Alan Amron's Battery-Powered Big-Squirt Water Guns Have Left the Competition All Washed Up
09/08/1986 at 01:00 AM EDT
Look sharp, all you Rambos and Ripleys. That leaky plastic water pistol from summers past has grown up to become one of this year's hottest new toys: a fully automatic, battery-operated squirt machine gun that blows the old single-action pump model out of the picture. Water warriors everywhere are scrambling to get their hands on one, and even committed pacifists find themselves unable to resist taking aim at objects up to 30 feet away.
Inventor Alan Amron, 37, estimates that he has earned $250,000 in royalties on $9 million in sales since the gun went on the mass market a year ago. David Ring, president of the Philadelphia-based Larami Corp., which manufactures the $7 to $15 guns under license from Amron's Talk To Me Programs Inc., says he has two factories in Hong Kong working triple shifts to keep up with the demand. The toy's success has led a number of competitors to attempt knockoffs, but Amron insists he has the sole patent on the gun and has vowed to sue anyone who infringes.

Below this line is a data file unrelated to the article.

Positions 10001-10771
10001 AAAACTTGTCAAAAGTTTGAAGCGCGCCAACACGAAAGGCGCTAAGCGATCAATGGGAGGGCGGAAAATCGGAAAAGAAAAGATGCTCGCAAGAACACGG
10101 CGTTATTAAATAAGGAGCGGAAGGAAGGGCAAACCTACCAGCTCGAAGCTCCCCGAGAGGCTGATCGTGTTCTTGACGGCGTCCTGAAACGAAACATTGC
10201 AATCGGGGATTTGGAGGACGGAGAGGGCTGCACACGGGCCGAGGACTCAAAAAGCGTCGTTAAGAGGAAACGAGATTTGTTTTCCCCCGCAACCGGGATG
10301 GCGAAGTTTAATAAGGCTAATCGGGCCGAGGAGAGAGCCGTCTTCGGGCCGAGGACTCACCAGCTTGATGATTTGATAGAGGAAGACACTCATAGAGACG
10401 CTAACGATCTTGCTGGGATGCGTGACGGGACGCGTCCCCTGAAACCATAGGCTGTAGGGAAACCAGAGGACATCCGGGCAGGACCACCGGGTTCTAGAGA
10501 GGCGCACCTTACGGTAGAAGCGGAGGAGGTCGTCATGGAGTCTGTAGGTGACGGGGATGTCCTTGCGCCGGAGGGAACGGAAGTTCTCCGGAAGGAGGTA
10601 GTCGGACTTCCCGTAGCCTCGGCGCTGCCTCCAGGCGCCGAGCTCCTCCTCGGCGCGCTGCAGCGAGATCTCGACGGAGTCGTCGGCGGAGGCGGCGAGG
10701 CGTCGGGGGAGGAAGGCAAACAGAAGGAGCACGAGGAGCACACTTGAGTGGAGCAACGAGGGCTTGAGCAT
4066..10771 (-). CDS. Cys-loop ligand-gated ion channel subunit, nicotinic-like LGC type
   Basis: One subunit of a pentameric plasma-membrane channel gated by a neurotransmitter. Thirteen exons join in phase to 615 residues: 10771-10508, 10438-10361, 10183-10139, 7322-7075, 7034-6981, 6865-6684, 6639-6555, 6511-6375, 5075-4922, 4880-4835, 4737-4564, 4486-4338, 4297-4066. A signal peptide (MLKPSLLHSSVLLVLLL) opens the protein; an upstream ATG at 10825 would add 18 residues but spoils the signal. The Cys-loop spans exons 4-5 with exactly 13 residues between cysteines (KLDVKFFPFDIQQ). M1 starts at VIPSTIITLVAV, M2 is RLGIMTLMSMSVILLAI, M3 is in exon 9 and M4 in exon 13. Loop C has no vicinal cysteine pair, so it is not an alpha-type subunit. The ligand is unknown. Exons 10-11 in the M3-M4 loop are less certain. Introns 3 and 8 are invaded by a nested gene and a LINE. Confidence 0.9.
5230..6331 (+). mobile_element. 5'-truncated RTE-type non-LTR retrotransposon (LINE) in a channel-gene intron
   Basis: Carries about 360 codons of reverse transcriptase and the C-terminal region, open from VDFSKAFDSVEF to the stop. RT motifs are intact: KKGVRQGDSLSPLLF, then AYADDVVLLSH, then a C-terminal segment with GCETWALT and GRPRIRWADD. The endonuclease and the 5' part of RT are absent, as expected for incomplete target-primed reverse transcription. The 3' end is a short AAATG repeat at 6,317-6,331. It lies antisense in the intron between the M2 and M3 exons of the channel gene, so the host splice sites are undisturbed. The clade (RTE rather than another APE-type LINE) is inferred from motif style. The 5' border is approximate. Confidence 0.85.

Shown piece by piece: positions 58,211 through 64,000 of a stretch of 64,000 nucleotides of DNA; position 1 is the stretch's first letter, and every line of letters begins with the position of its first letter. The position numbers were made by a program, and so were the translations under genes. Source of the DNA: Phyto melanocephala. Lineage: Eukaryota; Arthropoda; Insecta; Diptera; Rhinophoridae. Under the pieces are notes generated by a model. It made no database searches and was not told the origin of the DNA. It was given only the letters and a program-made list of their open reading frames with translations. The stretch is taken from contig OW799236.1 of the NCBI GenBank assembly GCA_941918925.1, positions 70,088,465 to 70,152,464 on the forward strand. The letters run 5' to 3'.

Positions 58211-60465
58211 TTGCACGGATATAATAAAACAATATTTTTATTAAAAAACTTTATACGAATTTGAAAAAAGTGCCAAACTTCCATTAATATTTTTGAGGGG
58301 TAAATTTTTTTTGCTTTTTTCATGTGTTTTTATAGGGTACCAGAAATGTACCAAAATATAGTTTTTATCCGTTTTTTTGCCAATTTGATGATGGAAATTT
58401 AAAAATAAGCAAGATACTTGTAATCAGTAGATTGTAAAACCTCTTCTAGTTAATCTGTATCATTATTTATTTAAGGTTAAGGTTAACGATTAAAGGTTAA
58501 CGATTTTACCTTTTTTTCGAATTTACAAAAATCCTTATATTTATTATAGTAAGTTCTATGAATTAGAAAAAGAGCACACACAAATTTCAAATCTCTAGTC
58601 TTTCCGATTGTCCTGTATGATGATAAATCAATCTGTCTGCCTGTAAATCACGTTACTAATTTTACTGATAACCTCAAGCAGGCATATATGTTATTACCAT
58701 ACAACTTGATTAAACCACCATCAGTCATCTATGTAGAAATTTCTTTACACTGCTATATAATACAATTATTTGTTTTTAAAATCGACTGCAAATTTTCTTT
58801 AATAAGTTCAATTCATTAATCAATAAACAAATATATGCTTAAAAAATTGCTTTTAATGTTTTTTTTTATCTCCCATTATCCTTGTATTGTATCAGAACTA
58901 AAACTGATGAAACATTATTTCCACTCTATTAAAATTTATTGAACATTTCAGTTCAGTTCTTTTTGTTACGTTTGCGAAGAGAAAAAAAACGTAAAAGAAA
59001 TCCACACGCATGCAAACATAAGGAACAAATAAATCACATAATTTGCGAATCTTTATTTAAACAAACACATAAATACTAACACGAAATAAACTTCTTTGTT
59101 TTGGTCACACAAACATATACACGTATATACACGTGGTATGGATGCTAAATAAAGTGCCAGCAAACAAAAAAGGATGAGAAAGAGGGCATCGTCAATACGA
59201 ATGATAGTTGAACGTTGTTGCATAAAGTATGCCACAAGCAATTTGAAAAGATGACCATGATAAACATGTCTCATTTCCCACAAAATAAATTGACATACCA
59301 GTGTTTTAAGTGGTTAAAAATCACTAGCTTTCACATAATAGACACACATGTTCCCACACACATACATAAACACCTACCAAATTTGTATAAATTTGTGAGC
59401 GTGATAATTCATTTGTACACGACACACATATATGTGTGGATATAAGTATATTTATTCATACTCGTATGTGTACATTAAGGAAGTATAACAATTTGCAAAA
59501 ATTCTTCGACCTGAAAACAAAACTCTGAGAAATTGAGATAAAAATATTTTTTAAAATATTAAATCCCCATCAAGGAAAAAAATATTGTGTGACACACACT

Amron's guns look like scaled-down replicas of the Israeli Uzi submachine gun, which is used by U.S. Secret Service agents, among others. The Amron gun's special appeal, in addition to its range, is the battery-operated motor inside, which pumps 250 rapid-fire squirts per minute. No down time for reloading here, and the action comes complete with a satisfying rat-a-tat-tat. In fact, the plastic guns look so convincing at first glance that Amron hasde-cided to change later models from black to bright yellow to avoid potentially dangerous misunderstandings.
Amron's first successful invention (in 1972) was an electronic temperature monitor used by the Red Cross and hospital labs to help keep storage units for blood and donor organs at a safe temperature. Supermarkets use it to protect packaged meat and ice cream. A less successful venture was Bicoastal Air Service, an attempt in 1983 to create a "condominium airline" that would sell permanent seats on planes flying from New York to Los Angeles for wealthy corporate and celebrity clients. Amron lives in Oyster Bay Cove, Long Island with his wife, Eileen, and children Scotty, 6, and 18-month-old Joanna. He admits to ambivalent feelings about letting his own children play with a toy modeled on a weapon. "Because of the war in Vietnam, nobody was buying toy guns. Now, Rambo and Bambo, and suddenly it's okay," he says. "I don't like guns either. But I've never known anything that could make money this fast."